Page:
• I try very hard not to argue with my editor, one of the good yet bad things about self-pubbing is I get final say LOL Someone needs to make special tissues for writers who cry as they cut their favorite scenes

  2. My first two books were originally one book. It is difficult writing a series, because you are faced with the decision of a having a fast-paced, though somewhat shallow story, or one that builds slowly, and is richer. I don’t think there is a “right” answer. We all feel our way through it.

    What I’ve learned the most, from reading, and from the editing process, is to start the story as far into it as you can, and let the back story fill in later. I’ve got chastised by readers who say they want to figure it out on their own, and not have me tell them everything.

    • OMG- yes I have started and re-started book one so many times! It really should have been my ‘throw-away started novel’ but I love it so much and had a whole series bobbing around in my head. So I have just been hacking away at it. I hope I’m leaving in enough to keep it rich, but not bogged down or slow paced. Of course no matter what I do there will still be people who hate it, but at some point I’m going to just have to let that be.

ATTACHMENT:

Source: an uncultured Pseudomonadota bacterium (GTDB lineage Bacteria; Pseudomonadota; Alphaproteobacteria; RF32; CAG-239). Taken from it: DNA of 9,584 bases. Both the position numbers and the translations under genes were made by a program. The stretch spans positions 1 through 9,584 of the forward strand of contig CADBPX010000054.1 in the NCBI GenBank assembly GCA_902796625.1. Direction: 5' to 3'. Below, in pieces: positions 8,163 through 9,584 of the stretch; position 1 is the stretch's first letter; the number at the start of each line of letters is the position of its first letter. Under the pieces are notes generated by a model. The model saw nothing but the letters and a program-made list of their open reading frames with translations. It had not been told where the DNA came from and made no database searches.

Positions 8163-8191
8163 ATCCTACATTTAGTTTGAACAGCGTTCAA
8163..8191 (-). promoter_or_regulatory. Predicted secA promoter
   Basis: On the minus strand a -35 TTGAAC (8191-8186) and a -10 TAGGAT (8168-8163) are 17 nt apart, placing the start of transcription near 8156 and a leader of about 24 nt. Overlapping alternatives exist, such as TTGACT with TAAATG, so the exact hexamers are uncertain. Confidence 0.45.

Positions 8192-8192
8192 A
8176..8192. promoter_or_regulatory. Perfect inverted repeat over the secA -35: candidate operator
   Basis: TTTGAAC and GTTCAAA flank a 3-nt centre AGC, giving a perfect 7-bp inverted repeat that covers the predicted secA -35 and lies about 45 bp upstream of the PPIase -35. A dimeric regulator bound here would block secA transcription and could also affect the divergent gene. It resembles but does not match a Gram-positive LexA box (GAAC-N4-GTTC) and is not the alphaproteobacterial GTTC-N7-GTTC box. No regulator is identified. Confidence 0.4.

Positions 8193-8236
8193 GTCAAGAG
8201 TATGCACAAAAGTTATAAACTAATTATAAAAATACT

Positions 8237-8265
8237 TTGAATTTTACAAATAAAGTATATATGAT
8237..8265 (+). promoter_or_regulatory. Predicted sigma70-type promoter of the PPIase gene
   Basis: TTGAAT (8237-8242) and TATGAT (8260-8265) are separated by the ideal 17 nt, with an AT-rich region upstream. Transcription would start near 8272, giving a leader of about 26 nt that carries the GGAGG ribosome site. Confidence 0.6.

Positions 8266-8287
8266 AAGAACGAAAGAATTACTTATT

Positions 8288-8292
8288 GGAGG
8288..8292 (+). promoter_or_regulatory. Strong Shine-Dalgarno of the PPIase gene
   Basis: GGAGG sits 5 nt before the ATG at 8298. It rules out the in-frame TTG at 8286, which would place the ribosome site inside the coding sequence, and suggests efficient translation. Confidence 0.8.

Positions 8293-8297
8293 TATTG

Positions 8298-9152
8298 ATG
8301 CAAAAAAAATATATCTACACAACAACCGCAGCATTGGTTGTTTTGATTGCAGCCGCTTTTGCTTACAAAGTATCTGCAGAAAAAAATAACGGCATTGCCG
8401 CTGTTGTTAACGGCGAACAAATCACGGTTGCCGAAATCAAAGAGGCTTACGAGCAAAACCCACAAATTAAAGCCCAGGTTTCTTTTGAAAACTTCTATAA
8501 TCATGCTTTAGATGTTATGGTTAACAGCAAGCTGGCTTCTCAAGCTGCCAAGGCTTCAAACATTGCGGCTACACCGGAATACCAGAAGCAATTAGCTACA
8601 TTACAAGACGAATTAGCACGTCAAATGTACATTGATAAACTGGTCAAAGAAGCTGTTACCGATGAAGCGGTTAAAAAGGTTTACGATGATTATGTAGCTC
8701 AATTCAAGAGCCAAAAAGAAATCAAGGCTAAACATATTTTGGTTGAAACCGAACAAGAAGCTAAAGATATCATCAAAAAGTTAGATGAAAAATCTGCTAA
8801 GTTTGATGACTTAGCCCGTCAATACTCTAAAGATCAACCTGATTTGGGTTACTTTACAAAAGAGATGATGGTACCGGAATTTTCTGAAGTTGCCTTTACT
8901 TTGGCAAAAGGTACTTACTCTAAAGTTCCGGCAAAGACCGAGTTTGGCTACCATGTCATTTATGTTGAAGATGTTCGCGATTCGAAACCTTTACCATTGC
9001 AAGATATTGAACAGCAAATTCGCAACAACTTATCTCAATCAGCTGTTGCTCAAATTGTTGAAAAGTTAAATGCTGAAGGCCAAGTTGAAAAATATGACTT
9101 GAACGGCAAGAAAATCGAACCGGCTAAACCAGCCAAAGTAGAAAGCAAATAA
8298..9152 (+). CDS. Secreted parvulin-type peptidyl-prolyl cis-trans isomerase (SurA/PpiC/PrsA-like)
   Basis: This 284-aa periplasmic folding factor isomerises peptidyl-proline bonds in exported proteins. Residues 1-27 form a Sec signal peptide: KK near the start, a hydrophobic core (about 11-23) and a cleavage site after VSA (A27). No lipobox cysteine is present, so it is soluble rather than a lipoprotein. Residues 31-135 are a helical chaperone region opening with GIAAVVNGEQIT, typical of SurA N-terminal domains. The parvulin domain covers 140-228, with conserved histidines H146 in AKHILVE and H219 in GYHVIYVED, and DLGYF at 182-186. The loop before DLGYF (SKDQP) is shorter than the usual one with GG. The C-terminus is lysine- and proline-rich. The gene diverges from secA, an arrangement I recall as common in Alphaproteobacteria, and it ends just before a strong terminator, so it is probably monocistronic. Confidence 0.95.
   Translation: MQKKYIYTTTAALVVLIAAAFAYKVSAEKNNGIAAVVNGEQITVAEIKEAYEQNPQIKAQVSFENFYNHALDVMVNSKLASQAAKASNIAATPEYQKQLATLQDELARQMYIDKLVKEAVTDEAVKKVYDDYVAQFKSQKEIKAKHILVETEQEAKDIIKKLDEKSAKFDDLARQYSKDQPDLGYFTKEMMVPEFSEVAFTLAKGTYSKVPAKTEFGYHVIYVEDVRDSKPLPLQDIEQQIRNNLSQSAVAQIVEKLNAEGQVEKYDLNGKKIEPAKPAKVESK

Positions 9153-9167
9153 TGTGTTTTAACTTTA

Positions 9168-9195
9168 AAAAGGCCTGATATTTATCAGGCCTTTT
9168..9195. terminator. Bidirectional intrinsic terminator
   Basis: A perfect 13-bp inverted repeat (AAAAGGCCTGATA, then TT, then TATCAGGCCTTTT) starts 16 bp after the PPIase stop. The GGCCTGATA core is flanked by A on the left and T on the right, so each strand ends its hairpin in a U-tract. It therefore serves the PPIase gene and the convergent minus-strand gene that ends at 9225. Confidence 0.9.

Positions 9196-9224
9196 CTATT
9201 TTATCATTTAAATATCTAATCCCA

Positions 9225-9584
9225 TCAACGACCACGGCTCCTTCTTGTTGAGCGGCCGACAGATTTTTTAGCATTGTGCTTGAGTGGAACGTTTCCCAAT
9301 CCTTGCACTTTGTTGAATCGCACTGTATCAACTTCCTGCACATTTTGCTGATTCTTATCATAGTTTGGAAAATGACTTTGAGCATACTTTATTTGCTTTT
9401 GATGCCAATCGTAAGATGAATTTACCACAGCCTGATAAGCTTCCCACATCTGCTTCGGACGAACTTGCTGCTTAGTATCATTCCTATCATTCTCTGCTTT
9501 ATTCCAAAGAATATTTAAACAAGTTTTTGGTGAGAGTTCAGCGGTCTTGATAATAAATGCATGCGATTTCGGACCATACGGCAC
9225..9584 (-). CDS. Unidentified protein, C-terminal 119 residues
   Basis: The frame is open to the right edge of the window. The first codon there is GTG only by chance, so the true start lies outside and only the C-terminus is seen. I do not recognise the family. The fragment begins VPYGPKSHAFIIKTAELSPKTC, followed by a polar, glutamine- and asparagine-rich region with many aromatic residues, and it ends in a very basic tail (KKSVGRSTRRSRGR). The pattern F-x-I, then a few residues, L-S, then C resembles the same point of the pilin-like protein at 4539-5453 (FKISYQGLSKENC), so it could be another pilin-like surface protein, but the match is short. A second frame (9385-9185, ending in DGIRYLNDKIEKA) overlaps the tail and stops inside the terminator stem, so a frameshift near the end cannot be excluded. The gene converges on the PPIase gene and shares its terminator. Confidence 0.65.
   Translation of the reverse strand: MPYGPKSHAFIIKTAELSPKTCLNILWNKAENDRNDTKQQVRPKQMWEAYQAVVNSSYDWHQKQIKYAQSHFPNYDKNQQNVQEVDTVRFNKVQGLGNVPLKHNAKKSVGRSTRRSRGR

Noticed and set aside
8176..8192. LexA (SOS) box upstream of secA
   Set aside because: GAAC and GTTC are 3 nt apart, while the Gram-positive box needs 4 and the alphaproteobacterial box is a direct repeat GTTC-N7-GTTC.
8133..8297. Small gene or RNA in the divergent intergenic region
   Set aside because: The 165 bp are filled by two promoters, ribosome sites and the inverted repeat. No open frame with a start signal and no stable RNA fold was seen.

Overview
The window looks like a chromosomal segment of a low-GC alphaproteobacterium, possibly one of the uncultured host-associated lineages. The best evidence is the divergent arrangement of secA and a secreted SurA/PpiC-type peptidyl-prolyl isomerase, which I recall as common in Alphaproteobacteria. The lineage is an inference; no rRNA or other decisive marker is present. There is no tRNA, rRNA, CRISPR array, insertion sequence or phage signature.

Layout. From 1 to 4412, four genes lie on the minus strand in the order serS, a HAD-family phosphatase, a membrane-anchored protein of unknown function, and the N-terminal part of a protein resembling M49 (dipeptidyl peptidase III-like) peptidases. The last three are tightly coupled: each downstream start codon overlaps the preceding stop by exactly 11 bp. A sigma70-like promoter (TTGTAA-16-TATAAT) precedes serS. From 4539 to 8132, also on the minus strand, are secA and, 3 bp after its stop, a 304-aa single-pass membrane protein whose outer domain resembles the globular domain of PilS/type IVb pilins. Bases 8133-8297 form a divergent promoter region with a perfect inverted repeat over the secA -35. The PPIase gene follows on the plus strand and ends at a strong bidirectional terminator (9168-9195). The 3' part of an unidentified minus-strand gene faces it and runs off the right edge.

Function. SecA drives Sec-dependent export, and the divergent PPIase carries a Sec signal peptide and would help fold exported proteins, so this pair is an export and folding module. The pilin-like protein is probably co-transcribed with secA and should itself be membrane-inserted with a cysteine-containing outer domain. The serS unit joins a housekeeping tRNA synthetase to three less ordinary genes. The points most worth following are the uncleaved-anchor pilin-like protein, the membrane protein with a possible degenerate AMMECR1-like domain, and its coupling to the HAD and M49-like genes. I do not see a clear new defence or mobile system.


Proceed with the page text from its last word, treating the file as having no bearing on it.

3. I admire your dedication to your story that you’d edit and revise it after all you’ve already put into it! I do like backstory but understand that it can drag a story down. I mean, I love The Lord of the Rings and there is all kinds of backstory in that book!

    Honestly, you just can’t please everyone. I’m sure it’s a fine line to walk between too much back story and a story that is superficial. I don’t typically like books that are all about action and nothing about character development. I need information about characters so that I can care about them. I remember reading a YA book that was all action. Within half a page the action started and it never let up. I didn’t care about the kids in the story at all, because I didn’t know enough about them to care. It was the first book in a series and when I realized that I didn’t care if these characters lived or died, I didn’t continue on with the series.

    Good luck! I hope you find that backstory sweetspot, and when you do please let us all know. ๐Ÿ™‚

    • LOL- being a backstory whore my saving grace is a great critique group who can help me thin it out and find places to put it back in. At this point it is much less about back story as two stories. So all the relationships in the group home have to go- and my critique parents will be making me write that story separately.

    • Thank you! The most difficult part has been re-learning my character. She has changed without those deep group home relationships and I’m a bit confused as to who she is now. But I keep plugging away at it. ๐Ÿ™‚

  4. Ah, backstory…. You are not alone! I cut 30K from my book–all backstory and world building. I think I’m still mopping up the gore from that. Good for you for wielding the knife, er, pen. Thanks for sharing!